Microsoft Silverlight and XAML a novelty rather than a serious business tool

I decided to download, install and review Microsoft’s new Silverlight package, including Microsoft Expression.

I really hope Microsoft are not seriously expecting us to actually use these technologies and tools in a production environment. Its way too experimental.

I really like all the marketing regarding Silverlight. All the lovely art work, and the futuristic designs etc, people like You and I, working on glass touch screen vertical monitors. Sorry folks, its my sad duty to inform you the actual product offered by Microsoft is really nothing quite like what the clever and misleading marketing is presenting.

If the marketing gives you the idea that you can pick up a copy of Microsoft Expression and easily develop stunning rich user interfaces, you are going to be as disappointed if you try this.

I am starting to get used to the idea that Microsoft lately are the masters of deception. They are employing the same marketing methods that made the masses rush out and purchase Windows Vista (only to be disappointed) to now fool people into thinking that Silverlight is the next biggest and greatest thing in the presentation layer world.

Those of us who are involved in the web development and design industry know exactly what Macromedia Flash is, and how long its been around, and how complex the application is. Everyone I know or have ever known have great respect for Macromedia Flash, Flash however difficult it is, actually can be used to create stunning complex user interfaces.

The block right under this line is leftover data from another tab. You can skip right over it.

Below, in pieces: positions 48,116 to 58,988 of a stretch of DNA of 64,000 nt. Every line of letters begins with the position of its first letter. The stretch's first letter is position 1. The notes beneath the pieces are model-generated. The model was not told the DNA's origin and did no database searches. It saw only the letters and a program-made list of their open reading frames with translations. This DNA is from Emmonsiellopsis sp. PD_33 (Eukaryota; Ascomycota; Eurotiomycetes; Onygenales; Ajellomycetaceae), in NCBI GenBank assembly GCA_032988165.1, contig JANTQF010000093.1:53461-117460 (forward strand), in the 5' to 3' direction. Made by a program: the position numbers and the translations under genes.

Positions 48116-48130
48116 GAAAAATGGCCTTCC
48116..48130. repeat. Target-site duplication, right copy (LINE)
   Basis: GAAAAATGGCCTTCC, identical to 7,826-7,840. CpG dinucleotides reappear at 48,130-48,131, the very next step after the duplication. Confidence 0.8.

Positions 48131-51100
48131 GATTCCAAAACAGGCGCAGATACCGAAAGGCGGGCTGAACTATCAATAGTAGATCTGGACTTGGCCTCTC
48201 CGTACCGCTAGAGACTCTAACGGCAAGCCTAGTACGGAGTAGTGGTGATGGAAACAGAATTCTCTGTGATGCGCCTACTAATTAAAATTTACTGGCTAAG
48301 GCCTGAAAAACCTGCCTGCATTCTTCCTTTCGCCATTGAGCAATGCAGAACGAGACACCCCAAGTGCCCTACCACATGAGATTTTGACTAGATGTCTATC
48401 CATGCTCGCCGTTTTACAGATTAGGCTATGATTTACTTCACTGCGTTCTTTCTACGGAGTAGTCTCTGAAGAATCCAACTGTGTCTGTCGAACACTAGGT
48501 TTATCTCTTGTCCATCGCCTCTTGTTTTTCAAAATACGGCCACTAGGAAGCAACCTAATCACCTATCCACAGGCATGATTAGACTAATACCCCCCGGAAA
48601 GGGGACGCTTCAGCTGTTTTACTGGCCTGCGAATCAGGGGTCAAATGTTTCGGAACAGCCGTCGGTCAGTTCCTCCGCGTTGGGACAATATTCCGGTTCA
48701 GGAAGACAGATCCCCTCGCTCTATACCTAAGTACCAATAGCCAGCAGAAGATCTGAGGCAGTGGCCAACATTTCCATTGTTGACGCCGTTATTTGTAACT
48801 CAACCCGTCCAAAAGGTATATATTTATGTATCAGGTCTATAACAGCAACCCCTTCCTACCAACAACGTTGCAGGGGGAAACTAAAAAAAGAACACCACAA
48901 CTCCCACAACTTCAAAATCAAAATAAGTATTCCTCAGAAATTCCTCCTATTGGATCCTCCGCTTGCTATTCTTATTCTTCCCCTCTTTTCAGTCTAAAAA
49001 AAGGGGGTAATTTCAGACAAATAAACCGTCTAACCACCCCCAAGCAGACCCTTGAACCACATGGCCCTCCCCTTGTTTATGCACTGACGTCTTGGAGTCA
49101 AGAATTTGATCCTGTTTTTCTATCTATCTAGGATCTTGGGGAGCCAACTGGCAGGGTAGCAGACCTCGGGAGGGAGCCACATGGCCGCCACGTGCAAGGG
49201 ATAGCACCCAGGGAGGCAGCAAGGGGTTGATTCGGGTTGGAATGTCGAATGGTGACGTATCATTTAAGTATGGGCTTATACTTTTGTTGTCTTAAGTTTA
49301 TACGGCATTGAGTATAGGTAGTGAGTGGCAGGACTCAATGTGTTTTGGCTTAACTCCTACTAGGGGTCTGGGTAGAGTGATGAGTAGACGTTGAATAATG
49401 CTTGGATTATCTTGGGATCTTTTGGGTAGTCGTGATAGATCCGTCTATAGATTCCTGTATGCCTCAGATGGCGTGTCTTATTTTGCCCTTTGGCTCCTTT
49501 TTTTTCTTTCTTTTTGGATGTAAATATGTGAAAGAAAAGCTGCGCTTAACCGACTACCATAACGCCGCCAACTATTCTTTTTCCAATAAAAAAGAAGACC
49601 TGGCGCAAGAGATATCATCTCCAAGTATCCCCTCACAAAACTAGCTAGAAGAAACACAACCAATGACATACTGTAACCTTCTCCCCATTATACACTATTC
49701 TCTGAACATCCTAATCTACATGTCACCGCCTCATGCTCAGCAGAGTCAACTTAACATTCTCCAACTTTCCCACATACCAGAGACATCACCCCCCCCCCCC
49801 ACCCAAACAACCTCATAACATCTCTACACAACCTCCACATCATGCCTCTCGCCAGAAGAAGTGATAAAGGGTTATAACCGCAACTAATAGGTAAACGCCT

Silverlight is not Microsoft Flash. Silverlight is some sort of delivery mechanism for the new presentation format XAML, however XAML is so full of bugs its a wonder its even referred to as a product. XAML is no doubt the most frustrating technology I have ever encountered in the industry. Even simple tasks like adding a button to a page can seem a near impossible task. Microsoft have also not packaged XAML into an easily reusable form. In my opinion its a disaster right now, and Microsoft need to act quickly to get us developers to be able to understand and use the technology effectively.

In my opinion Microsoft should slow down on their ever new and feeble .net releases. Most companies are highly skeptical of implementing new Microsoft technologies in a production environment, and typically choose (and wisely so) to let the technology mellow for a year or 2. This is because EVERYTHING Microsoft has ever developed ALWAYS arrives fill of bugs. The main problem developers and companies alike are now facing is that while they are waiting for version 3 of the .net framework to mellow, Microsoft have rushed out and delivered a now new version 3.5. Naturally with all the bugs and issues of, I will say it again, ANYTHING Microsoft related.

So what is a poor and humble developer supposed to do, rush out and learn every technology Microsoft introduce, or wait for it technologies to mellow? Personally my advice to you regarding XAML is to wait for it to mellow, and it is going to need serious time. As for the great promise of Windows Vista and those new super lovely rich user experiences that will become the standard. I think this is all great theory, until developers with no design skills are provided with tools that seriously assist in this area. XAML is not that great hope.

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